“When studied with any  degree of thoroughness, the economic problem will be found to run into the political problem, the political problem in turn into the philosophical problem, and the philosophical problem itself to be almost indissolubly bound up at last with the religious problem.” So wrote Irving Babbitt (1865-1933) in his influential book Democracy and Leadership (1924).

Babbitt was an important intellectual figure of the twentieth century and a powerful critic of utopian political agendas. He was a professor of French at Harvard, and among his students was the poet T. S. Eliot. Babbitt wrote seven rich, deep, and sophisticated books. Although discussed positively in Russell Kirk’s classic The Conservative Mind, he is largely forgotten today. He should not be. I regard Democracy and Leadership, along with Rousseau and Romanticism (1919), as his most important work. Late in life, he translated The Dhammapada, an early Buddhist ethical text, into English.

Babbitt’s overriding concern was what he saw as the West’s loss of standards. He thought that good human character  and happiness could only be reached through self-restraint and humility. For Babbitt, humility involved looking up to  a law that directed the higher, ethical will within man to refrain from the impulses and “expansive desires” of the lower, natural will.

Babbitt argued that the will’s primacy over both the intellect and the emotions was an Eastern notion brought to the Occident under the auspices of Christianity (a religion of the East, after all) and its doctrine of grace. He also thought that Christianity’s distinction between the things of Caesar and the things of God was an advance over the political philosophy of Aristotle and Plato, providing a  basis for a sphere of personal liberty.

The  West’s crisis of the loss of standards was brought about, in Babbitt’s view,  by a turning away from Christianity. Babbitt and  his New Humanism movement worked for the rediscovery of sound standards along modern, critical, individualistic lines. Himself an atheist or agnostic (I cannot tell which), he thought that the higher human will was a fact immediately experienced by human beings and the perception of it did not depend on metaphysical theory, religious authority, or cultural traditions.

Although he regarded Confucius, Aristotle, and Jesus as among the greatest moral teachers, for Babbitt the greatest exponent of the higher will as an immediately perceived fact was the Buddha. Babbitt believed the “smaller vehicle” form of Buddhism prevalent in in southeast Asia and Sri Lanka to be the most authentic.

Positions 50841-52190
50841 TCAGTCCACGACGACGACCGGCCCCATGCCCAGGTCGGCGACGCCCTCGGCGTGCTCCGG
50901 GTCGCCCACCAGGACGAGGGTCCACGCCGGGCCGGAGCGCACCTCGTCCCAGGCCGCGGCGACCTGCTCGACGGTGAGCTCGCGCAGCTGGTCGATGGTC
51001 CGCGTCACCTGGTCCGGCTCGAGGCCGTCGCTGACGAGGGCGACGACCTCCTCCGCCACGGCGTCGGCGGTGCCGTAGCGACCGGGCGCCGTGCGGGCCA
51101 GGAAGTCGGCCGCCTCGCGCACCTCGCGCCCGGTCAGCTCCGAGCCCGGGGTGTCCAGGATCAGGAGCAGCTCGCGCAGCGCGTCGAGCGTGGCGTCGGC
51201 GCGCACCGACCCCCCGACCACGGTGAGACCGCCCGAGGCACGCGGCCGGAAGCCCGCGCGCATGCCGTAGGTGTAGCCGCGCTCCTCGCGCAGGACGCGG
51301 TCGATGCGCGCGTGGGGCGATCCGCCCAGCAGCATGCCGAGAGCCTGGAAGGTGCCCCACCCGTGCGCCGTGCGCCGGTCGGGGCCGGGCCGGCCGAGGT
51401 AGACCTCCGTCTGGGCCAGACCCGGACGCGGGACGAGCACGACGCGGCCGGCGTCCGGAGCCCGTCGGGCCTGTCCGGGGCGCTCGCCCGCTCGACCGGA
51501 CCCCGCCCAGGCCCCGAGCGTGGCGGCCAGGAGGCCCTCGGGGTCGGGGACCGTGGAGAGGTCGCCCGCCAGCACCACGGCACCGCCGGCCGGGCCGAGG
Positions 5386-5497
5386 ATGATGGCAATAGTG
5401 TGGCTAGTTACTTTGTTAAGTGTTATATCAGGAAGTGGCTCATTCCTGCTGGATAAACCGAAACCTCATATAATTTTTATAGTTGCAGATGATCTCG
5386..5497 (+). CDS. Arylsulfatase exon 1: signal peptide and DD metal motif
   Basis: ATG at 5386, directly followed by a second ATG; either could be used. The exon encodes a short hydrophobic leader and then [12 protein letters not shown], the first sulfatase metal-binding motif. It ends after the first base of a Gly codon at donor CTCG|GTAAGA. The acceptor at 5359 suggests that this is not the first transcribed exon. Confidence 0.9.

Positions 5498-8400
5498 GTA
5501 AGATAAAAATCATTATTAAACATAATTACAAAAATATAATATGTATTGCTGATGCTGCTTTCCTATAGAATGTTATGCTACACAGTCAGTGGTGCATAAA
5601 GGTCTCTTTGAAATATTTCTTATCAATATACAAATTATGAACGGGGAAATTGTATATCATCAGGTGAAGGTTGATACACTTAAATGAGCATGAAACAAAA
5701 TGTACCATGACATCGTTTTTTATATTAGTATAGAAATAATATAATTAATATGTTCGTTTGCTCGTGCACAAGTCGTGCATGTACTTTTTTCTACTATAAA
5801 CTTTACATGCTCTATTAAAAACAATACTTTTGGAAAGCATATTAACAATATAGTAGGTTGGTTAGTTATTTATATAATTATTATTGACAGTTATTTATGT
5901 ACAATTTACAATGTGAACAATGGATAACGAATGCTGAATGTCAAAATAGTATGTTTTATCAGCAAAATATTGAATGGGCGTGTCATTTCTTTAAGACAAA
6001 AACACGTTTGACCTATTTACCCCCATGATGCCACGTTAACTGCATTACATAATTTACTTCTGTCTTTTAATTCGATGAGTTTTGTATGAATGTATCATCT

In Democracy and Leadership, Babbitt was especially concerned with relating politics to the inner life of the individual, the working of the higher  will. This inner working, to the extent that it is successful, results in inner peace and happiness. Babbitt thought much mistaken those “who hoped to renovate society by an ingenious manipulation of political machinery, and who had an almost unlimited faith in the efficacy of paper constitutions.”

Instead, he thought that societal improvement could be brought about by inner work of the higher will and the power of good example, especially the good example of political leaders. He was neither sanguine nor defeatist about the possibility of societal improvement.

Babbitt did not believe in abstract rights given to man anterior to any performance of duties. Thus he preferred the U.S  constitution to the Declaration of Independence and the figures of Washington, Marshall, and Lincoln to that of Jefferson. [It is a complex and not entirely convincing argument, because the notion of rights, properly understood, has nothing to do with social improvement and everything to do with the fundamental nature of human existence and interpersonal relations, but it is a philosophically interesting discussion nonetheless.—Ed.]

Babbitt was no proponent of unbridled free markets; he saw  the imperialism of the individual ego—the unbridled pursuit of  one’s desires—as leading to plutocracy, but he saw no proper solution to it in socialism’s attack on private property and competition.

He saw the imperialism of the individual ego also as leading to imperialism in foreign affairs. (He gives as an example the U.S. occupation of the Philippines). Babbitt thought that peace was not a proper political goal—peace being instead an inner state of the individual in whom the higher will successfully works—but instead justice. He also has much to say about the quality and role of the imagination, comparing Edmund Burke very favorably to Rousseau.

In Democracy and Leadership and in his works overall, Irving Babbitt presents no easy answers to the problem of individual human happiness (he is no New Age guru), nor to the political problem of justice (he is no ideologue), but he does provide a path worth considering, especially for those who find themselves unable to put their trust in some external authority.